Deacons and Curates
Those successfully completing their Ordination training are ordained as a Deacon to start to serve in a specific parish as a Curate.
During this time a Curate will complete the Initial Ministerial Education phase two (IME2) training. Curacy is a vital time in which newly ordained ministers continue to learn and grow in the roles to which God has called them.
After a year of service, and completing the post-ordination training, a deacon will be ordained priest.
IME2 training handbooks:
2017 Lay Ministers | PDF
2017 Clergy | PDF
2018 Clergy | PDF
In addition, blank copies of the following forms may be downloaded
Ministry development journal | DOCX
Ministry journal | DOCX
Record of supervision | DOCX
For further information please contact the Revd Tim Jones, Diocesan Director of Ordinands and New Ministries on firstname.lastname@example.org.
I was working as an office manager for the family business which enfolded multiple roles! After I had come back to faith, I increasingly spoke about Christ to my wife Caroline, who one day proclaimed that I would be a great vicar! After passing a Bishop’s Advisory Panel, I decided that full-time residential training would be most suitable to fully immerse myself in this calling, to rediscover the Anglican Church and having two children this route also enabled me to spend as much time as possible with my family.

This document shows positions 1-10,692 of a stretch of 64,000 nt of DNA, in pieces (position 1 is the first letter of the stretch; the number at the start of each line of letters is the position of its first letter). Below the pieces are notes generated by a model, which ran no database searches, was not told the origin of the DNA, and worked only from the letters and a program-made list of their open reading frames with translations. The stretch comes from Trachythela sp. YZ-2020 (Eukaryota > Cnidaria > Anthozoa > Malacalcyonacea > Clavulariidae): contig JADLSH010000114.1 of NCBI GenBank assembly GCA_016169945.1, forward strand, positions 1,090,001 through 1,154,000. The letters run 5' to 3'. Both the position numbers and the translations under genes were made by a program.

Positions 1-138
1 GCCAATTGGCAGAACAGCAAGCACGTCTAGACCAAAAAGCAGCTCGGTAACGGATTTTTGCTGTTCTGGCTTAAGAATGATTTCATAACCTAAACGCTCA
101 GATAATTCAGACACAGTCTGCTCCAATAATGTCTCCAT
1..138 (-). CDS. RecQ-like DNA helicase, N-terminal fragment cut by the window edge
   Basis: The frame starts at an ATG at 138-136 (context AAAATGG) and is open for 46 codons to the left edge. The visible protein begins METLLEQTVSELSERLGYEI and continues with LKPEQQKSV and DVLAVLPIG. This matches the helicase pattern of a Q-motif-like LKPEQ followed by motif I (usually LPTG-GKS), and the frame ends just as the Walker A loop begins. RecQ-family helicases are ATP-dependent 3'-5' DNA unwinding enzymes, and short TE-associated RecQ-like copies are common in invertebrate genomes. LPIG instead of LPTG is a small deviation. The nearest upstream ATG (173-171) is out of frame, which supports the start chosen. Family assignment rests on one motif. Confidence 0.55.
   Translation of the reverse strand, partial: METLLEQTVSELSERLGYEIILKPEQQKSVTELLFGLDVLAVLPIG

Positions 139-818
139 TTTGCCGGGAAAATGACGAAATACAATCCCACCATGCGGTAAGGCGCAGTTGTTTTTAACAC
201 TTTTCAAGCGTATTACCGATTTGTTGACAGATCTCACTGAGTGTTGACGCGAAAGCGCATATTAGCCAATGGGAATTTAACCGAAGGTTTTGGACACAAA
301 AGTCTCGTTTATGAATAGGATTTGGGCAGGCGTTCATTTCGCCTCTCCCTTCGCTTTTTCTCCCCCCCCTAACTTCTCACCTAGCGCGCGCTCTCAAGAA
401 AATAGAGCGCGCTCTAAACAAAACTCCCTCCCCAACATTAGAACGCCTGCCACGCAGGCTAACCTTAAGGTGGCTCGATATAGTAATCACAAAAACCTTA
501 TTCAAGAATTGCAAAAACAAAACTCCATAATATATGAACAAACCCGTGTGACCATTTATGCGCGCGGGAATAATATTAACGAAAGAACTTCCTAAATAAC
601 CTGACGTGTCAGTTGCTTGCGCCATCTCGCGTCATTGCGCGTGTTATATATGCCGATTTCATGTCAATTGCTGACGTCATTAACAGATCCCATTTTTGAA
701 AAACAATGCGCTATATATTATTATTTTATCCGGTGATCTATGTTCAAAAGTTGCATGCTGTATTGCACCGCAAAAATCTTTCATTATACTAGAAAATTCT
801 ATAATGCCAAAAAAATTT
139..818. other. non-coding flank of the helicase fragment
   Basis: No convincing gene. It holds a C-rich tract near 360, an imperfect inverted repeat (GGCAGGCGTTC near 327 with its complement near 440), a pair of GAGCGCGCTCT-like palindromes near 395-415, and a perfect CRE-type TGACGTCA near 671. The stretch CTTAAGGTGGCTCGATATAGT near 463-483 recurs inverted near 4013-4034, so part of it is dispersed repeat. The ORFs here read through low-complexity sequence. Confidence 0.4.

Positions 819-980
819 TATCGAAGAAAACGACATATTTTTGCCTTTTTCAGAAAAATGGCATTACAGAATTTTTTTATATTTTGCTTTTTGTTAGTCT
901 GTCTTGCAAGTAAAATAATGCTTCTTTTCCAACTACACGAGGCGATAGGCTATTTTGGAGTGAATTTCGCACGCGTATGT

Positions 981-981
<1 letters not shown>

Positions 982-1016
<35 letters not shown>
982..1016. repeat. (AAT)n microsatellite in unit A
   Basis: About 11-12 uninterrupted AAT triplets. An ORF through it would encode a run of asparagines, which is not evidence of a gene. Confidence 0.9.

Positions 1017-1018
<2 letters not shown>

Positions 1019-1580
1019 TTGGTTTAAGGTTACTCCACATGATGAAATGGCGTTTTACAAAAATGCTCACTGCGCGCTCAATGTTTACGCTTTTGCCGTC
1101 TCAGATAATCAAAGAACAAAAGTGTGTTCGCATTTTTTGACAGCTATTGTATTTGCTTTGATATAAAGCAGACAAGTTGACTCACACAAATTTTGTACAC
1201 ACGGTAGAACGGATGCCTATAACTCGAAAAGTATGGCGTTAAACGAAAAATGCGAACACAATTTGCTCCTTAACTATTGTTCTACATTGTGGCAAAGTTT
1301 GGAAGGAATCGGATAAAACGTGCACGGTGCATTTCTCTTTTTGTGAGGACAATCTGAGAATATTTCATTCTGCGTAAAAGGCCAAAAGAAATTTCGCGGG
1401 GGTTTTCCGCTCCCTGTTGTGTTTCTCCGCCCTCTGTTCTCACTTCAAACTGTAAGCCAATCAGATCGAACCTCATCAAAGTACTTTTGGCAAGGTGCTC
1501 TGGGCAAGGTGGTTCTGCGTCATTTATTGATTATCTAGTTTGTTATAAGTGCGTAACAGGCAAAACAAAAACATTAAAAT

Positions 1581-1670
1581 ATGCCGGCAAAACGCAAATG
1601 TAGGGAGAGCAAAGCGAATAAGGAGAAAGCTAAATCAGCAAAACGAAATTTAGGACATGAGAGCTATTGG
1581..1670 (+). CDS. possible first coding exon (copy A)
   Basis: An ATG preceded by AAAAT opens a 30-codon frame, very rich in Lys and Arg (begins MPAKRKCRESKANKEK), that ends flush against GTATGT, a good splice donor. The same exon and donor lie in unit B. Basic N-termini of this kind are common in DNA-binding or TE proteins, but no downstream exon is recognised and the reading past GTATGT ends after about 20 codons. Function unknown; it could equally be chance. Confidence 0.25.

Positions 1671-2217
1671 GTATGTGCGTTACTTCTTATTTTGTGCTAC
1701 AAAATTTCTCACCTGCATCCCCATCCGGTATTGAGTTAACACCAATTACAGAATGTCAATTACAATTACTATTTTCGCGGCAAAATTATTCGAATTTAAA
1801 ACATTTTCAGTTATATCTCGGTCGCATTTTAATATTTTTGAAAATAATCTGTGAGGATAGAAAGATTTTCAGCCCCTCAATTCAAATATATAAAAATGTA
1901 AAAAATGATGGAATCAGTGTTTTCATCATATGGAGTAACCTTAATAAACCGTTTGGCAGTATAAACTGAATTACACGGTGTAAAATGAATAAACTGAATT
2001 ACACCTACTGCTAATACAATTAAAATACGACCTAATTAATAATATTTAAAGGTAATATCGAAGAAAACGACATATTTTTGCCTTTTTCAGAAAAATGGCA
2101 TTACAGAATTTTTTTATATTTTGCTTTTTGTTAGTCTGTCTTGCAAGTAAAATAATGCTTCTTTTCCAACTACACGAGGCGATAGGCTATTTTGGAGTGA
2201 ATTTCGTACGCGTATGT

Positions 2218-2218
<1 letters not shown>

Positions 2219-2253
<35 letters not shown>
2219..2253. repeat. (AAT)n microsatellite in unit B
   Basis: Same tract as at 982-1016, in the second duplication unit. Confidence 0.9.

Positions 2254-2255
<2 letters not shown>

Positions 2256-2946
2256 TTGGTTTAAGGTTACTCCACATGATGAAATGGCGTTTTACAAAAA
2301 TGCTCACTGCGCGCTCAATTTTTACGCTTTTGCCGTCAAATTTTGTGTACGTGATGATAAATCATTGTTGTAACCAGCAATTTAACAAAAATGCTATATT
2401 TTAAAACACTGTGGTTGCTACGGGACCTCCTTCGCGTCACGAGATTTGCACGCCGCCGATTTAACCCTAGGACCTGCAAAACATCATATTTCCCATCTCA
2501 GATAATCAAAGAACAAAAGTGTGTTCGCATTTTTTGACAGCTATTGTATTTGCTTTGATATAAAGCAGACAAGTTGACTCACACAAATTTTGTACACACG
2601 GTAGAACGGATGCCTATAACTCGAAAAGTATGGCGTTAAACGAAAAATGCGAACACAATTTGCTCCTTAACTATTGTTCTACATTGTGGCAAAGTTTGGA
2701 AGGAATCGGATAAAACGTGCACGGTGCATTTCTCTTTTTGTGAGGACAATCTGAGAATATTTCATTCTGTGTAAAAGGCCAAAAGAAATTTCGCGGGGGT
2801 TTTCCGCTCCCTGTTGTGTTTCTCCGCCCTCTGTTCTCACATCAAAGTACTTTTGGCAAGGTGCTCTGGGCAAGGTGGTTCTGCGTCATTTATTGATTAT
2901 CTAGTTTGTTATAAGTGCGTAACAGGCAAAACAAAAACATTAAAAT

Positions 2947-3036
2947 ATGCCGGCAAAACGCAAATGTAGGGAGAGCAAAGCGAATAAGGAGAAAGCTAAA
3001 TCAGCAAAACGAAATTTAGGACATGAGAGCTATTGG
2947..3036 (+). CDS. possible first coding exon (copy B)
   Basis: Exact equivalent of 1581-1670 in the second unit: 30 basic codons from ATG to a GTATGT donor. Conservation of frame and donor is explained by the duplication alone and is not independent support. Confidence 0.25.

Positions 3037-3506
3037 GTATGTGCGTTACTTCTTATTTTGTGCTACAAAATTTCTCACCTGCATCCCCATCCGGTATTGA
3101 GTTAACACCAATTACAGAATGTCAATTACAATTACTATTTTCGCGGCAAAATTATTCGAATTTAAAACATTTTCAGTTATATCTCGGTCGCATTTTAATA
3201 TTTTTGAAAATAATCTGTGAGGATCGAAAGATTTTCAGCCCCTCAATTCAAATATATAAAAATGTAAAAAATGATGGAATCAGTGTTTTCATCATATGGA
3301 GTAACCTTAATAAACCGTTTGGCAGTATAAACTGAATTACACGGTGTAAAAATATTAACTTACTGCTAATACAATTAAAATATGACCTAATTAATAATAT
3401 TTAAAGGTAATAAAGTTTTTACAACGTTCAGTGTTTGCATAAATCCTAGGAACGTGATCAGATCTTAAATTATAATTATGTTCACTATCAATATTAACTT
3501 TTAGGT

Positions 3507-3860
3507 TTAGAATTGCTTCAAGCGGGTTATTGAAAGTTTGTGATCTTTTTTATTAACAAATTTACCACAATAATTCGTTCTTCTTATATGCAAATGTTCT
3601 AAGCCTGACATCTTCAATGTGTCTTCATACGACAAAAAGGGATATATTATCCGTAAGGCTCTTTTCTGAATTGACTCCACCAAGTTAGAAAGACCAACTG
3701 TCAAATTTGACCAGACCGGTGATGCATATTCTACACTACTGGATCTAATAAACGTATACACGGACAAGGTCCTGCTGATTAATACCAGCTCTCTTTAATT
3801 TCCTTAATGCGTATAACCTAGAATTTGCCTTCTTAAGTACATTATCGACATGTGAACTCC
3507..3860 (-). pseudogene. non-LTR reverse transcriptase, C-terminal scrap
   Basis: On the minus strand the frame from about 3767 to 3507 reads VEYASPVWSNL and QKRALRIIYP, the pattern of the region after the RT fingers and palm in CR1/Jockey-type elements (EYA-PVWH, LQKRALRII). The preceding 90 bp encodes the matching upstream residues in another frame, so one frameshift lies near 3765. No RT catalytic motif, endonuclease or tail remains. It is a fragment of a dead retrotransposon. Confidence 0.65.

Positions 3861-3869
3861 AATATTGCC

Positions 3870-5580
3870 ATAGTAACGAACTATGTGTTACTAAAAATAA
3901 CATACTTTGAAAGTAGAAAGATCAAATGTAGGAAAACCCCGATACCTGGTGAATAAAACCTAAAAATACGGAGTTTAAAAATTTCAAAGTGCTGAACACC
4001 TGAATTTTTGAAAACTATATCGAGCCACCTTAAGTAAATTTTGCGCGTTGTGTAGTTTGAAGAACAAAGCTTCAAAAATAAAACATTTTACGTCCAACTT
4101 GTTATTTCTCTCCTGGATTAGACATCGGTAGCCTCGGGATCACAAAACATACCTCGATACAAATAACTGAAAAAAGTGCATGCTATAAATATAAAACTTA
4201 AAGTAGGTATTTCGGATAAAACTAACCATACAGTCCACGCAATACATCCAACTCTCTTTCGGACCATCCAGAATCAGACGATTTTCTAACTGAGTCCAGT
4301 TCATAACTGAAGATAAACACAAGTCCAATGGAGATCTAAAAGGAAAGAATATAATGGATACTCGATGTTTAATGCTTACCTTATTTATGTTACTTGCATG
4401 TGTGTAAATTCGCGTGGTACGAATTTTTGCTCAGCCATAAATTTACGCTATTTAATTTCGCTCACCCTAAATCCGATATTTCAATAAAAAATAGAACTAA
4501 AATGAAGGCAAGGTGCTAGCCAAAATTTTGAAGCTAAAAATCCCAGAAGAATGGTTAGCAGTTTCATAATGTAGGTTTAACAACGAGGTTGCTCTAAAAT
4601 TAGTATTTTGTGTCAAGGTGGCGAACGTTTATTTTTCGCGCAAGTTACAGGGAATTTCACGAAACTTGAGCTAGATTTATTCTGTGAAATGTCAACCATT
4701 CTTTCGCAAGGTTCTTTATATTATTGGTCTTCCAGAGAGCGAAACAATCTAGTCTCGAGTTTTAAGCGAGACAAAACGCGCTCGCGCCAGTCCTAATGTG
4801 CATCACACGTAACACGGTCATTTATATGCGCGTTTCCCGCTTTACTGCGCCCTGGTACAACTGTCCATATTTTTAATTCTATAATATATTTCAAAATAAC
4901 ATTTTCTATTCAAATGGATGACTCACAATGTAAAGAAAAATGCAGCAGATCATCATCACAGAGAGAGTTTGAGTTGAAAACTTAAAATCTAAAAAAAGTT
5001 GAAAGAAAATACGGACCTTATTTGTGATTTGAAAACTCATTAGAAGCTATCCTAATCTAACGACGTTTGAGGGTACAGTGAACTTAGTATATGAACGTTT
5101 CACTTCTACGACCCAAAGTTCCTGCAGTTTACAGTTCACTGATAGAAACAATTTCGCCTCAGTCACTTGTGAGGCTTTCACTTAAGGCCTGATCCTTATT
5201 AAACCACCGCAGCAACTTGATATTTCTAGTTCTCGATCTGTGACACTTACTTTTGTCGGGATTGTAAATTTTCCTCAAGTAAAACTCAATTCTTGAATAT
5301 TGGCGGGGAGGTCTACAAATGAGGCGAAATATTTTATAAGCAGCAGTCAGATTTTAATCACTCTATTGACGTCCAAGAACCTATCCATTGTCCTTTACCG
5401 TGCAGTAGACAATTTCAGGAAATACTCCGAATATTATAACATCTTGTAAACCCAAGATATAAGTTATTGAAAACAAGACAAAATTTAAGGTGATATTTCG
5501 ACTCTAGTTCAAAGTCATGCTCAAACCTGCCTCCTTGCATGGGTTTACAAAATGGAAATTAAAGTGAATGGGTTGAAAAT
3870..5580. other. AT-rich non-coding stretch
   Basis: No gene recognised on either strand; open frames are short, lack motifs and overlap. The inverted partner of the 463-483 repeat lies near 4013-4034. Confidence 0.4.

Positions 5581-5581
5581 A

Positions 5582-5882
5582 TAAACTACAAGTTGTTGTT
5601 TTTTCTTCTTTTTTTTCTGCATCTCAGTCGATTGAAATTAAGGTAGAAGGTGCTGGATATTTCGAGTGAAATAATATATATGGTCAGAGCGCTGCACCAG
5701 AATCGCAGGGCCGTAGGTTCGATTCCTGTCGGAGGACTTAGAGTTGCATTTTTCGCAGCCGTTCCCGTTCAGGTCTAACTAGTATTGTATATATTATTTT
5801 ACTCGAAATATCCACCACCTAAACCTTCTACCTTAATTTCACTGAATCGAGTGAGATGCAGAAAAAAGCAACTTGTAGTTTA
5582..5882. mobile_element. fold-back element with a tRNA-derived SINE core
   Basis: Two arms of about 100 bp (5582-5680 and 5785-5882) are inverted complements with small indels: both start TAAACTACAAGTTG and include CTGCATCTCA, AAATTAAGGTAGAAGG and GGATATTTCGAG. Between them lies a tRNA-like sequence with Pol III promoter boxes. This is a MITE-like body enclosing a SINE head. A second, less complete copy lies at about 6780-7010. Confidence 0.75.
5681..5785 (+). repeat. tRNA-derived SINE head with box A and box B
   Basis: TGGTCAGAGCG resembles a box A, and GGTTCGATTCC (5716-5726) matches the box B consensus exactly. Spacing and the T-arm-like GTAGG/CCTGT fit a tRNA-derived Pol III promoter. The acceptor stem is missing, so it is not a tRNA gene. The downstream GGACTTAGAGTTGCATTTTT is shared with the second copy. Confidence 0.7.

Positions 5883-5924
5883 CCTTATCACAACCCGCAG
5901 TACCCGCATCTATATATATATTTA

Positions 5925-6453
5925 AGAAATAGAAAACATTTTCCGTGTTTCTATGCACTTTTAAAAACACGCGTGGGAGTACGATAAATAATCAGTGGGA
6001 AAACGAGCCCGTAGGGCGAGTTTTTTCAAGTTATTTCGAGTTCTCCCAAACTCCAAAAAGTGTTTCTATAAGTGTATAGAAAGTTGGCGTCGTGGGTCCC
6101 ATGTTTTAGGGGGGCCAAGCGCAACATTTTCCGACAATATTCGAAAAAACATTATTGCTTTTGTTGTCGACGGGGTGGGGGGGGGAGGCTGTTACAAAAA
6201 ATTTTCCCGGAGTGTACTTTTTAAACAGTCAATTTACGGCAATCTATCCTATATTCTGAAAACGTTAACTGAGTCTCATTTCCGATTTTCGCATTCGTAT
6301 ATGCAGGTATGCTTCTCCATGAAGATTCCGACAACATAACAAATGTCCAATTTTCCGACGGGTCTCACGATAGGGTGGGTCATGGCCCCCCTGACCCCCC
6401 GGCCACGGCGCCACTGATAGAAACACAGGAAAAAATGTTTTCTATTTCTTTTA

I really enjoyed being in the same lectures as ordinands from different theological colleges gaining a broad education and I also valued Texts and Traditions in Christian Spirituality, looking at Christian Mystics through the ages and learning about the use of Icons in the Eastern Orthodox traditions. I really enjoyed the daily offices, morning and evening prayer, and Compline, and the opportunity to learn liturgical forms – learning the rising and falling rhythms of a disciplined prayer life.
I am now serving my curacy in Beccles, my training incumbent is immensely supportive, laid back but incredibly instructive as he shepherds me in the right direction. The biggest change in my life is my reliance on God – I know none of this would be possible were it not for Him and his loving attention to and through me. Now I feel at peace with what I am doing with the life God gave me, and I am embracing wearing black most of the time!
By Ben Edwards
For me, the seeds of vocation were definitely sown as a teenager, worshipping with my local village congregation and being involved in church youth groups and singing with the choir, but it wasn't until university that I really began to discern my vocation. I spent a lot of time in the college chapel, as well a local parish church, and made the most of opportunities to test out my vocation.
I was extremely grateful for the opportunity to work as a pastoral assistant, following university, in a busy North London parish. I then began residential training for ordained ministry. It was great to be back studying - something I have always found formative for my faith and ministry - but I was pleased to have pastoral placements running alongside the academic work, a balance which worked well.
I am now in St Mary's Newmarket and St Agnes's Exning, ideal places to continue my training and formation, not least because of their hospitality and openness to having a curate! It's been wonderful having other opportunities too, and I've spent some time in healthcare chaplaincy, as well as an extended period in a rural benefice. Hopefully I have a good foundation in a breadth of contexts for ministry, and I will be well placed to discern where I might be called to next.
By Max Drinkwater